The technology of Computex 2014

The technology of Computex 2014

Summary: From wearables, to 3D printers, slim 2-in-1 laptops, and proper old-school over-powered computers, Computex 2014 held in Taiwan last week offered something for everyone.

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  • Wearables

    (Credit: Chris Duckett/ZDNet)

    The talking point of this year's Computex was wearables. It seemed like everyone either wanted them, is armed with plans to produce them in the future, or had them available as wrist-mounted objects.

    Above is the Acer Liquid Leap, which has the same functionality of many wearables at the moment: Email alerts, physical activity tracking, and music controls.

    If you were looking for the next stage in wearables, maybe a smart shirt or cloud-enabled onesie, then I can only suggest you postpone your hope until next year.

  • Cheaper wearables

    (Credit: Chris Duckett/ZDNet)

    As with most items at Computex, there is always the "cheaper alternative" from China.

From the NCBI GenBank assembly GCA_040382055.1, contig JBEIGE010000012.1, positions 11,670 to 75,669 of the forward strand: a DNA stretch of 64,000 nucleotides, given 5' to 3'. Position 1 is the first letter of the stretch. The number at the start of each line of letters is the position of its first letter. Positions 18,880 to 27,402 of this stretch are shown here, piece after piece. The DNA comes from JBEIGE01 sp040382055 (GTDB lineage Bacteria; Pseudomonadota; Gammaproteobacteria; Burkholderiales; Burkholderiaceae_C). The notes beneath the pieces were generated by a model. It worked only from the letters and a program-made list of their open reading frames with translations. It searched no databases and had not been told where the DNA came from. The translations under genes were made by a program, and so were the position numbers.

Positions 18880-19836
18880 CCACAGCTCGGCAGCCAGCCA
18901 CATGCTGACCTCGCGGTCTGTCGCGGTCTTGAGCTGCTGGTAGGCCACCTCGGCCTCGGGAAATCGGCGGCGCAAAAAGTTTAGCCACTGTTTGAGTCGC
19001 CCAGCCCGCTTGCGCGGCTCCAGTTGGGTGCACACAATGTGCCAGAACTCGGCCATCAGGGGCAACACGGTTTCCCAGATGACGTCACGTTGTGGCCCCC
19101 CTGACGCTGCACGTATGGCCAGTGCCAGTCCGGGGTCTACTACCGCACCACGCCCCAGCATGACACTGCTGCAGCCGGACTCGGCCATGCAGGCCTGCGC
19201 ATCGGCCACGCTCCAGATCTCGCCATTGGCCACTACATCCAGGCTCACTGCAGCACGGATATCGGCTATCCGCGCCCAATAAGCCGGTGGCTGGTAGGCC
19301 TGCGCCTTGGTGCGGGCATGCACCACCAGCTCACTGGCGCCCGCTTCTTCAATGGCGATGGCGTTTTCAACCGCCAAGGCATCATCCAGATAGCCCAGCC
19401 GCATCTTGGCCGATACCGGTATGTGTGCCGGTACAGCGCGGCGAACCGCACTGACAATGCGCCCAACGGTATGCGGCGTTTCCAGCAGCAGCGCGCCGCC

This wearable, which claims to tracking activity and sleep patterns, had a screen and responsiveness that could only be described as difficult.

    A gentleman on the booth told ZDNet that the issues with the screen was something that was being ironed out — it clearly hasn't stopped them trying to flog version 1 to conference goers.

  • Intel RealSense

    (Image: Chris Duckett/ZDNet)

    What a holographic display that uses a 3D camera for input control? Then Intel's RealSense camera could be just the ticket.

    Despite several unsuccessful attempts to capture a 3D image on a 2D image-producing camera, the best we can offer is to inform you that it does work, has a very narrow viewing angle which would make it great for preventing others from snooping on what is open on your screen, and using the interface can make you look silly.

    It's probably not going to feature the desktop of 2024, but it is an eye-catching prototype/toy implementation.

    Disclosure: Chris Duckett travelled to Computex as a guest of Intel.

Topics: Hardware, Consumerization

About

Chris started his journalistic adventure in 2006 as the Editor of Builder AU after originally joining CBS as a programmer. After a Canadian sojourn, he returned in 2011 as the Editor of TechRepublic Australia, and is now the Australian Editor of ZDNet.

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